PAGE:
Do you remember is our regular retrospective. This week, it’s three-in-one action adventure Die Hard Trilogy, released for PlayStation in 1996.
Legend has it that 1996’s Die Hard Trilogy game was originally planned to be based just on the third Die Hard movie, Die Hard with a Vengeance, released a year earlier in 1995. The proto-Driver jaunt saw players tearing around New York City in a taxi cab, commandeered sports car and dump truck, defusing bombs against the clock – all set to barks from Bruce Willis and Samuel L Jackson lifted direct from the movie. (“Are you aiming for these people?!”)
It was, actually, great fun. Then Fox, the rights holder for the Die Hard franchise, told developer Probe Entertainment that they didn’t like the fact it started part-way through the story. How would players understand what self-contained action movie storyline was happening in New York City if they hadn’t also followed the self-contained action movie events from the Nakatomi Plaza in Los Angeles, or the self-contained action movie events from Dulles International Airport in Virginia?
Honestly, it’s maddening how disconnected executives can be from their properties, or how stupid they think the audience might be. Die Hard is practically designed to be compartmentalised as sequels, otherwise you notice too readily that it’s just a reheat of the previous course. (John McClane really knows what a TV dinner feels like after all those luke-warm sequels.)
But that was the decision and, as a result, Probe now needed to cover the events from the first two games. Trouble is, other than that bit with a limo ram-raiding an ambulance or a chase on snowmobiles, there’s precious little vehicular action in Die Hard and Die Harder. So back to the drawing board they want.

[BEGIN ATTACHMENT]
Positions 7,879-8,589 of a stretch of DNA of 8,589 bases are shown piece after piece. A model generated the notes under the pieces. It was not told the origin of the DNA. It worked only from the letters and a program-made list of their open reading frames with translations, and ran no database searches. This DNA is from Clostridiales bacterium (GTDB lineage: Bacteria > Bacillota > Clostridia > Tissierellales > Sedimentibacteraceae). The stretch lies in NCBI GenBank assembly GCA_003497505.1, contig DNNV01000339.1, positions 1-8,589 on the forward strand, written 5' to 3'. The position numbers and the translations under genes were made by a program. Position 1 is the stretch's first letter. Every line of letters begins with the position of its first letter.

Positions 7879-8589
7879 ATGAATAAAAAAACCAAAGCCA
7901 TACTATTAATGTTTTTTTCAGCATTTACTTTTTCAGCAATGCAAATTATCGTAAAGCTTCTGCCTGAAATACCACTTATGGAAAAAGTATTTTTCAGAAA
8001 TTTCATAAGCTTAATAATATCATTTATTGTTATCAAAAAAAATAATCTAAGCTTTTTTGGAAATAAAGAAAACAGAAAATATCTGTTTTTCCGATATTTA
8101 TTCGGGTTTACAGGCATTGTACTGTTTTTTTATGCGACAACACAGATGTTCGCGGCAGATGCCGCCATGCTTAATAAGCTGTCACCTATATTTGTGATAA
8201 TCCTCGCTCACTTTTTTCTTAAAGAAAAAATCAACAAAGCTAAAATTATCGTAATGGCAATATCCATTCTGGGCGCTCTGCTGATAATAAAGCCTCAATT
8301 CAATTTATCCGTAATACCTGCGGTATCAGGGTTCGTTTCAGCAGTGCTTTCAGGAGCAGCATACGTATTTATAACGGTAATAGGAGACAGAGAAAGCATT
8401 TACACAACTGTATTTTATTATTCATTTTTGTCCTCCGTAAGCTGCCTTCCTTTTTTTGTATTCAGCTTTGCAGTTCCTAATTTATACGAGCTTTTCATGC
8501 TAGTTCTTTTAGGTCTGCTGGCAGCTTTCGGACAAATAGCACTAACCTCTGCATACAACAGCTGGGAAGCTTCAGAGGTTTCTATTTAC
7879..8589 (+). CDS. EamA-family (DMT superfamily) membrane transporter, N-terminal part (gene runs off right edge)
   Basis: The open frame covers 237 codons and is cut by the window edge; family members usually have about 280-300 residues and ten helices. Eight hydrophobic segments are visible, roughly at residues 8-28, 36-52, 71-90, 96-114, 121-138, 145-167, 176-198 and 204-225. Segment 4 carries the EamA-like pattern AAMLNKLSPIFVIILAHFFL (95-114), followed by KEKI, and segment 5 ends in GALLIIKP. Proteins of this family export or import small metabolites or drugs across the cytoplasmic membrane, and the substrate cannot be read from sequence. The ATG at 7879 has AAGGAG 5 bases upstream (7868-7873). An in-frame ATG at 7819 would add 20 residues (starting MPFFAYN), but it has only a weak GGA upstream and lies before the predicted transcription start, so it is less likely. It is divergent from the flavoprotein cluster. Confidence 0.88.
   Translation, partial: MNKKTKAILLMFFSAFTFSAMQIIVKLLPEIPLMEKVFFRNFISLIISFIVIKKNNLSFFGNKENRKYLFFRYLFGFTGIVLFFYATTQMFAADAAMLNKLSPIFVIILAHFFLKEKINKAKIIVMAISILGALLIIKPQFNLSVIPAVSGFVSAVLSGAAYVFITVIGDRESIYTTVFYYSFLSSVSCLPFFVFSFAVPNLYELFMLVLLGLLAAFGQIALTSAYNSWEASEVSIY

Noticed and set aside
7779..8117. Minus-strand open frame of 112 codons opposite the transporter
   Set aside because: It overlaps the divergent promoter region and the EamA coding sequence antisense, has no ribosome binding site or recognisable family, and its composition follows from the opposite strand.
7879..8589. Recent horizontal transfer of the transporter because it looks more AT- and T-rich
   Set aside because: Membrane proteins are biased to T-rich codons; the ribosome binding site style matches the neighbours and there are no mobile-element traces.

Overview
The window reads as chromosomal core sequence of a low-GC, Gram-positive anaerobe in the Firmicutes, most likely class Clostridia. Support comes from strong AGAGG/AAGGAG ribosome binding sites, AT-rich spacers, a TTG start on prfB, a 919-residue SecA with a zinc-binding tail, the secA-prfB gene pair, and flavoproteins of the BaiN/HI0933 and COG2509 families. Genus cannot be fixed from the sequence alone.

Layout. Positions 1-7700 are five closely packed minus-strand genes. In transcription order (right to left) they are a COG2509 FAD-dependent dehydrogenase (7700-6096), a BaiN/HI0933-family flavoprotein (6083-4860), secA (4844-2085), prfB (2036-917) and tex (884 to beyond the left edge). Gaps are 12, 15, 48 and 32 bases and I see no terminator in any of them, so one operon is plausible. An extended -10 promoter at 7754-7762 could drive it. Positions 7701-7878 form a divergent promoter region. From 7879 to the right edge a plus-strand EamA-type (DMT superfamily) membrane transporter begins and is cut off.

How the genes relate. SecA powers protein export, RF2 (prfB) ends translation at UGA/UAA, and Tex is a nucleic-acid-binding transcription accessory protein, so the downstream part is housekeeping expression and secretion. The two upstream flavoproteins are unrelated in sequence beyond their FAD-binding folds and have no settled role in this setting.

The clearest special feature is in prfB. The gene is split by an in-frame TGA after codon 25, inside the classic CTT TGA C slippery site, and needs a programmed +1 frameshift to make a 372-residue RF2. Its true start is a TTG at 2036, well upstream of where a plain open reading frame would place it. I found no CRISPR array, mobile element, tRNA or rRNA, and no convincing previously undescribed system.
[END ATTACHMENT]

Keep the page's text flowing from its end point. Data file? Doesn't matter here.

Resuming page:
What we ended up with is… dissonant, to say the least. It’s practically incoherent. Though it isn’t entirely Probe’s fault, not just for the last-minute changes insisted upon by Fox, but because the templates for the sort of games they were making didn’t really exist yet.
The original Die Hard is represented as a third-person shooter, but instead of John McClane sneaking through the air vents and up lift shafts to take out a dozen terrorists with guile and, for the most part, desperation, he shoots his way through hundreds on a brisk stroll through the building. Perhaps if it had been developed a few years later, Probe might have based their interpretation of the original Die Hard on seminal stealth shooter Metal Gear Solid, rather than just another arcade shooter, replete with timers and scores, just shown from a different perspective.
Speaking of arcade shooters, Die Hard 2: Die Harder is represented as an on-rails, lightgun shooter through Dulles International Airport. And this one is wild. You remember that scene from the annex skywalk, where the airport SWAT team gets caught in a trap and McClane saves Art Evans’ engineer in a chaotic firefight? Imagine that, but happening everywhere in the airport, all at once. It would probably have worked better if the game supported more light guns – the Namco GunCon/G-Con, AKA the de facto PlayStation light gun, didn’t work, for instance – and the cursor was painfully slow to move with a controller. It speaks volumes that the PlayStation Mouse peripheral, designed for strategy games like Sim City 2000 or point-and-clicks like Broken Sword, was actually the best way to play Die Hard 2.
Die Hard With a Vengeance, though? That was damn-near perfect. In a time before Grand Theft Auto 3 and Driver and Crazy Taxi, it’s remarkable that Probe got that bit of the game so right, with almost no peers to follow or precursors to base those brilliant mechanics on.
I recall reviewers at the time saying that Die Hard Trilogy was brilliant value, to get three complete games for the price of one, that they were of a high enough quality to be sold individually, that sort of thing. With the benefit of hindsight, however, that’s not quite true. Die Hard With a Vengeance was good enough to be a standalone game, while the other two were included as cheap pack-ins, slightly naff expansions for the pre-DLC era.
In that respect, Fox got exactly what it deserved by foisting that trilogy change onto Probe at the last minute.